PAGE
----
United States, America, Jessi Hempel discussed on Hello Monday by LinkedIn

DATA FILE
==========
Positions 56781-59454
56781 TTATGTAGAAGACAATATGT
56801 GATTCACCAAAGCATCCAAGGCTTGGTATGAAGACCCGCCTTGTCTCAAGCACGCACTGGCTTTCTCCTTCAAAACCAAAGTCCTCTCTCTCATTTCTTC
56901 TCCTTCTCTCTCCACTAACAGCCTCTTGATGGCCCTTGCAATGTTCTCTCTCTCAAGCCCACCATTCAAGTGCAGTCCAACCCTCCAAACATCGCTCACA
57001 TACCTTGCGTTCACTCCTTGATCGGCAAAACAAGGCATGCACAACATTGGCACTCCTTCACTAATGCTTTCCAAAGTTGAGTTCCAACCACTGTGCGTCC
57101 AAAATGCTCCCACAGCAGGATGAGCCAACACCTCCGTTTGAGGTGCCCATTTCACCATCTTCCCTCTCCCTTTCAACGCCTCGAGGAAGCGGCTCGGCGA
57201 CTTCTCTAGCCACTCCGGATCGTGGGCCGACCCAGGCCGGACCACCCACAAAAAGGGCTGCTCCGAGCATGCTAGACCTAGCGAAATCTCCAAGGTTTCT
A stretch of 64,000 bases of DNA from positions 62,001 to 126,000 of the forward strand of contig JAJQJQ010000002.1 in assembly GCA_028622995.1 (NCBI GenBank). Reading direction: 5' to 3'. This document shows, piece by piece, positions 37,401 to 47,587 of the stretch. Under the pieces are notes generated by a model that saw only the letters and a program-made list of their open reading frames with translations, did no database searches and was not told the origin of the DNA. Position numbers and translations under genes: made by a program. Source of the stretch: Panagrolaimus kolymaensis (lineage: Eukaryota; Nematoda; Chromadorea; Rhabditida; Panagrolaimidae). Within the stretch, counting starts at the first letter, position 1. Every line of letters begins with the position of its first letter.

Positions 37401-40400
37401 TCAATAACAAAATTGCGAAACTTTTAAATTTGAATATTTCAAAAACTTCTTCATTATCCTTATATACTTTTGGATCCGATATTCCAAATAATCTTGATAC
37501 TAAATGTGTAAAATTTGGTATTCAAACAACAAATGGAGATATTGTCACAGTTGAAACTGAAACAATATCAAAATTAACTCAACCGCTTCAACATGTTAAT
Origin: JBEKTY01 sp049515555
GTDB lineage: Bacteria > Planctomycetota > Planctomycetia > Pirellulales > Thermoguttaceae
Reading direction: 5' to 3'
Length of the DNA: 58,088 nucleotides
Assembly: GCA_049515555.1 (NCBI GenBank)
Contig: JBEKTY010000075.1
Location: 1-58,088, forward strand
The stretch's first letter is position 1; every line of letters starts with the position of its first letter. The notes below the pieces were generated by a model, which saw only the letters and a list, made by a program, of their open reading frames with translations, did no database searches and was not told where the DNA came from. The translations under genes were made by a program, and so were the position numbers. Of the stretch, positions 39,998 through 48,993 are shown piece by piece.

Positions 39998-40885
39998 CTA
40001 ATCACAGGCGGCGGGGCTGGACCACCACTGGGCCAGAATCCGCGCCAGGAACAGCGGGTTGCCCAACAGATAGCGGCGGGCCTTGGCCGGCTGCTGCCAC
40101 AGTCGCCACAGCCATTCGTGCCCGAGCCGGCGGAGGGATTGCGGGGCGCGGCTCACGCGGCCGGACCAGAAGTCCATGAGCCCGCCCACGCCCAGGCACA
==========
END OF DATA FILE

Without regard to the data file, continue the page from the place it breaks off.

So we got you know a three course meal delivered to our house with a bottle of wine and the link to the film to watch it but you know at the end of the. What was that like? What was that experience like other than novel? A little weird you know is really it was nice. It was like you know Friday night movie and to have this meal that we We we didn't choose it. They just said. Are you allergic to anything? And it was just we'd been cooking for ourselve- like for the last two weeks. It was nice to get something new and different and so that was a nice surprise. Did did you have the feeling that you were watching it with other people at the same time? No that's the thing that you cannot replicate because at the end of the day when you're watching it at home you can still hit pause to go to the bathroom. You can control the condition under which you're watching it. You're not hearing the collective gasp the collective laughter the collective tears and for me I remember so distinctly the first time we screen the publicly was at the premiere at Sundance and it was at the eccles theatre which is like really like a student auditorium so it has all these weird echoes and stuff. But it's kind of infamous experience of that that theater and so you really really see the room resonates and I didn't WanNa stay for it. I was so nervous that I wanted to leave and and Kim mutiny. The head of the festival said you have to stay and it's an experienced this you know so. I did and I remember like the first ten minutes when the room laughed. It was this like I visibly like fell or viscerally. Felt this sense of relief because the whole room just laughed and there. Was this lightness. Even though it's such a dark subject matter and I knew that it was going to be okay and you just can't replicate that at home. How do you think that this period of our lives is going to change your work? Well it's already changing a lot of things because any speech that I wrote before all of this happened that I was going to do a keynote. Honor a tedtalk on. I have to reevaluate you. Know because the context of the importance of what I'm talking about has shifted and so I have to reevaluate what things I want to talk about and I'm not and I don't know the answer to that yet but it's also affected the kind of stories I want to tell for. Sure like my priorities. In my life have become focused in a different way when you sort of downsize. Right everything you you you kind of really cheap have to think about what is important in. Your Life. Let's talk about the farewelled just a couple of minutes. Lou was one of my very favorite movies last year and it did such a such an elegant job at speaking to two cultures at once. And now we're going through a period in the US where Chinese Americans are under a lot more pressure and more hate is being directed toward them than previously. And I'm curious if it makes you. Think differently about the work that you created last year. It's underscored the importance of what I was trying to explore. Because I'm experiencing it now on a much greater scale right so here in America we talk a lot about the hate For Chinese Americans and because people are ignorant They clump everyone together. So it's more Asian Americans So they might see somebody Japanese or Korean and just think that they're Chinese And so you know. There's a lot of ignorance but what I also experienced that maybe not everybody is experiencing in America is that it goes the other way too right. Which is that. A lot of Chinese are hating Americans because the narrative that they're being fed is that Americans brought the disease over there And now in Hong Kong you know. They've really contained disease but people returning from abroad Students ETC FROM EUROPE FROM AMERICA. Coming back or bringing the disease the virus back in and so they're having a second wave of it And so it's again it's It's this disorder pointing fingers back and forth end It's a lot of it has to do with media and how they're forming the narrative for their citizens And it's honestly creating a lot of divides within my family because I have family in America at family in China and based on the news that they're hearing the stories that they're hearing they're going to direct their anger in a different place and as the person once again in the middle who's trying to bring peace and say hey guys like with all of so many people dying in the world. Are we really going to sit here and fight over whose fault it is because if you know if if one of US somebody got sick and And they were no longer here. Is that the last that you WanNa have that you spend you know on some kind of video chat arguing about whose which nations fault. This all is So yeah it's it's very relevant and I think more than ever it's about a global community coming together. We'll we'll keep reading. Thank you so much for taking the time with US. Lulu thank you. That was Lulu Wong. She wrote and directed the farewell. If you're looking for a good quarantine film and you haven't watched it yet or even if you have. I highly recommend watching it special. Thanks this week to Madison. Shaffer for producing this bonus episode. I'm Jessi Hempel. Thanks for listening. Keep your distance but stay social. See You on Monday..